The House of Nicolo (series)
The Reign of Favored Women (trilogy)
Spangle (and all other Gary Jennings)
John Henry Days
The Bushwhacked Piano
The Baroque Cycle (Neal Stephenson)

Miz Shoes said...

Upon re-reading your entry, I must recommend Jasper Fforde's, The Eyre Affair, the first in his literary detective series featuring Thursday Next. There is no pun too low to which he will stoop. No genre too sacred to skewer, no literary figure too beloved to tweak. I love this guy, and laugh as much as groan through every book. There is also a companion series which features Lt. Mary Mary, of the Nursery Crime Unit.

dorothy rothschild said...

Kate,

The last one he had out (other than The Brief and Frightening Reign of Phil, which is, well, brief), is called In Persuasion Nation.

Word, on Kundera, by the way. People can tell me until they are blue in the face that The Unbearable Lightness of Being is just the bees knees, but all it did was piss me off. Overwraught. Bloated. And oh yea, misogynist without even realizing that he's being that way. Bleah.

Heather said...

Wow, I got on the wagon late and got beat on making some great recommendation. I absolutely support Murakami, Tolstoy, Fforde, and Moore. If you want to try a great Russian novel that won't break your back as you carry it, try The Master and Margarita by Bulgakov. If you're a history buff, 1421: The Year China Discovered America. If you haven't read Steppenwolf, that's a magnificent book. I like Kafka, but I'm pretty twisted and strange. I rather like Virginia Woolf too, especially Orlando and A Room of One's Own. If you like fairy tales absolutely read Gregory Maquire, if you like sci-fi try Phillip K. Dick (short stories are better than most of the novels), if you like dreams that enter the real world try Neil Gaiman. I'm absorbed by a non-fiction book called A History of the World in Six Glasses. It's fascinating!

caliban59 said...

Just came across your post on being female through Somewaterytart. Good stuff. Read some more of your writings. Here are some suggestions for ya:

Non-Fiction:
"Power, Faith, and Fantasy"- Michael Owen- study of USA's involvement in the middle east since our founding. Sounds dry- but it isn't. He really does bring the stuff to life and I have learned things I never learned in school>>>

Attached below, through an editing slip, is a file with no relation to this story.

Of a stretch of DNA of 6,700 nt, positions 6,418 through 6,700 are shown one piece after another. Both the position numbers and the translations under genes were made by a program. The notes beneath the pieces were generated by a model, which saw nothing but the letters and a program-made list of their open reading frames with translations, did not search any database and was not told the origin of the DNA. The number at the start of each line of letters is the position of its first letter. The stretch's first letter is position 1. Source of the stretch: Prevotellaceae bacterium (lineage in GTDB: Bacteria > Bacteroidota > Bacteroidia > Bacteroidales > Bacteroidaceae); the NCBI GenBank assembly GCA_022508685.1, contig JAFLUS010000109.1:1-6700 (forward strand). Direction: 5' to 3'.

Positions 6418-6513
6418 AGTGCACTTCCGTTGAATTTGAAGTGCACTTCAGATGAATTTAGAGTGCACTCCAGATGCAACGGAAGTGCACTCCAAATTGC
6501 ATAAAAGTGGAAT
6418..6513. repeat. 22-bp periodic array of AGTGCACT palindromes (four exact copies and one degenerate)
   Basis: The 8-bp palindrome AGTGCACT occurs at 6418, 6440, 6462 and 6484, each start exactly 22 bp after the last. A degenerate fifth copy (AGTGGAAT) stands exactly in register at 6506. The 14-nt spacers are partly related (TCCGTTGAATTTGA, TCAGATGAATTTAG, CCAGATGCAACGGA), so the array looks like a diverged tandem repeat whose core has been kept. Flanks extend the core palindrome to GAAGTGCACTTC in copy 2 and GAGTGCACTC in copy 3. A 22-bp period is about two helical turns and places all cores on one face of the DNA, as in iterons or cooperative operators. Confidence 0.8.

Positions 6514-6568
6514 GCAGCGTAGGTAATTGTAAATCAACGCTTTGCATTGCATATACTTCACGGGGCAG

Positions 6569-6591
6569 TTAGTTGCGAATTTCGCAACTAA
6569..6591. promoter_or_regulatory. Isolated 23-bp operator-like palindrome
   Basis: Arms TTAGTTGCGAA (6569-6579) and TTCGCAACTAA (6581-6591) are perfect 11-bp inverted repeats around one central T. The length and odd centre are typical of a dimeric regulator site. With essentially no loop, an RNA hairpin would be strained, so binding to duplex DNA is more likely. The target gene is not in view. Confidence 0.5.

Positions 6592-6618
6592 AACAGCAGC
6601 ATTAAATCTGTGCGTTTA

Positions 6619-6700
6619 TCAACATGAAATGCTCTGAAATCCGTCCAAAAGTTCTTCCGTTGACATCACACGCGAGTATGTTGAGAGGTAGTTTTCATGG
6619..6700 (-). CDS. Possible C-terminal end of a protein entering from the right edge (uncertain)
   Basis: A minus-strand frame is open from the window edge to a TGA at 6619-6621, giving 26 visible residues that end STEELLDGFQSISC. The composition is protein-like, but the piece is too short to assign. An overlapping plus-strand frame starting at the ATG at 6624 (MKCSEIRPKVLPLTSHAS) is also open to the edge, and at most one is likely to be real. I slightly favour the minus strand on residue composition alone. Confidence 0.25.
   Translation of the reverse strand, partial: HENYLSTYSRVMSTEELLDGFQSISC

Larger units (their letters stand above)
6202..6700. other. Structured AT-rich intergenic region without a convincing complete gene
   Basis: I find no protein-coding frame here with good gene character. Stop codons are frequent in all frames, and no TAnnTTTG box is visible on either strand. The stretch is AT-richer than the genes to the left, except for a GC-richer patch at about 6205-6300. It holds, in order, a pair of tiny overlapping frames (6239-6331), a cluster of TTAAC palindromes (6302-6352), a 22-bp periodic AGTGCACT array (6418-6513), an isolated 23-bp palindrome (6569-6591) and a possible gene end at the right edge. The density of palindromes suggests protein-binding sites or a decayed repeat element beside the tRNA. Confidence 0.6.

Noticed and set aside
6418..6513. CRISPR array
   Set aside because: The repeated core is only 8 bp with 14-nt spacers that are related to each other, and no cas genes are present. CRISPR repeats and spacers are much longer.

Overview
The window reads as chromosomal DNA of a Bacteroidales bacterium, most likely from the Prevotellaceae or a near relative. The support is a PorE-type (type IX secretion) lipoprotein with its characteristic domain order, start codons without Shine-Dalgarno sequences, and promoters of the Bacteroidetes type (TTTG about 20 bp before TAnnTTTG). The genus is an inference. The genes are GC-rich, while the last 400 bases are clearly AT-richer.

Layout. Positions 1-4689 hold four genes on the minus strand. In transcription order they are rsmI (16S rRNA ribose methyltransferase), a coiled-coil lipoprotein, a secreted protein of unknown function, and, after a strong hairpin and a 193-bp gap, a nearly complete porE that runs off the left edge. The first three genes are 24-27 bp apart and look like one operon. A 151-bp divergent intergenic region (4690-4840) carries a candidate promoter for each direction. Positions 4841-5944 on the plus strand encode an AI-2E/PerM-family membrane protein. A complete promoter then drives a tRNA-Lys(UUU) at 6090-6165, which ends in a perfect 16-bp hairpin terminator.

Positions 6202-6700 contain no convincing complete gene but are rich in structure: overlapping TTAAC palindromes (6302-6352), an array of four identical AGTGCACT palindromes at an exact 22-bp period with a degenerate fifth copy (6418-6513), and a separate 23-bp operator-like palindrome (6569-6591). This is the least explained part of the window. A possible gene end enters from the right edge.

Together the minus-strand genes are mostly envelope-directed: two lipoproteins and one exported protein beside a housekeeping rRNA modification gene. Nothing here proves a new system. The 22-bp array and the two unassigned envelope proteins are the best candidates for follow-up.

"Memoirs of A Beautiful Daughter" by Simone deBeauvoir. Well written analysis of being female and being different.

"The People's History of the United States" by Howard Zinn. History as seen through the eyes of those not necessarily white and rich.

Fiction: These are classics I always tell people who ask me:

Catch 22, The Stranger, The Accidental Tourist, The World According to Garp, No Exit, Slaughterhouse 5, No More Masks (An Anthology of Poems by Women), Adrienne Rich's Poetry, The Poetry of William Butler Yeats, What The Buddha Taught, Even Cowgirls Get the Blues, The Transit of Venus, Antoine Bloye'...

Hope that helps get you started....

kate.d. said...

caliban, i am currently about halfway through a people's history - and i started it like a year ago :) yeah, it's one of those pick and put down between other reads kinda books...so many pages, such tiny print!

and i've always meant to pick up The Accidental Tourist. i should get around to that.

caliban59 said...

kate.d:
I read the Zinn book the same way... there is just too much info to digest in one sitting.

The 'Antonie Bloye'' book is by Paul Nizan and is a good companion to Zinn, I think. It is just the story of a man and his family and his utterly common life and how it (and history) pass him by. I read it in college years ago during an European Intellectual History class and was profoundly moved by the book. i can never explain why I ws moved- because nothing really happens in the book, but it just oozes sadness and wisps of a life left behind.

One other book I left out is "The Stand' by Stephen King. I know, I know.. some love him some hate him... I just think this is his best book and I read the unabridged version...

caliban59 said...

kate.d:
I read the Zinn book the same way... there is just too much info to digest in one sitting.

The 'Antonie Bloye'' book is by Paul Nizan and is a good companion to Zinn, I think. It is just the story of a man and his family and his utterly common life and how it (and history) pass him by. I read it in college years ago during an European Intellectual History class and was profoundly moved by the book. i can never explain why I ws moved- because nothing really happens in the book, but it just oozes sadness and wisps of a life left behind.

One other book I left out is "The Stand' by Stephen King. I know, I know.. some love him some hate him... I just think this is his best book and I read the unabridged version...

Siren Cristy said...

"The Stand" really is a great novel, in my opinion, regardless of your opinion of Stephen King. The anthropological and sociological levels of the book are often overlooked.

"Look at Me" by Jennifer Egan. Model in disfiguring car accident, smart teen coming of age; very authentic women's voices.

"The Last of Her Kind" by Sigrid Nunez. Two girls, one rich and white, and one poor and Latina, end up at Barnard at the end of the sixties. Both drop out, go their separate ways, but their lives intertwine in random ways throughout the years. Insightful regarding politics, feminism, race relations and women's lives.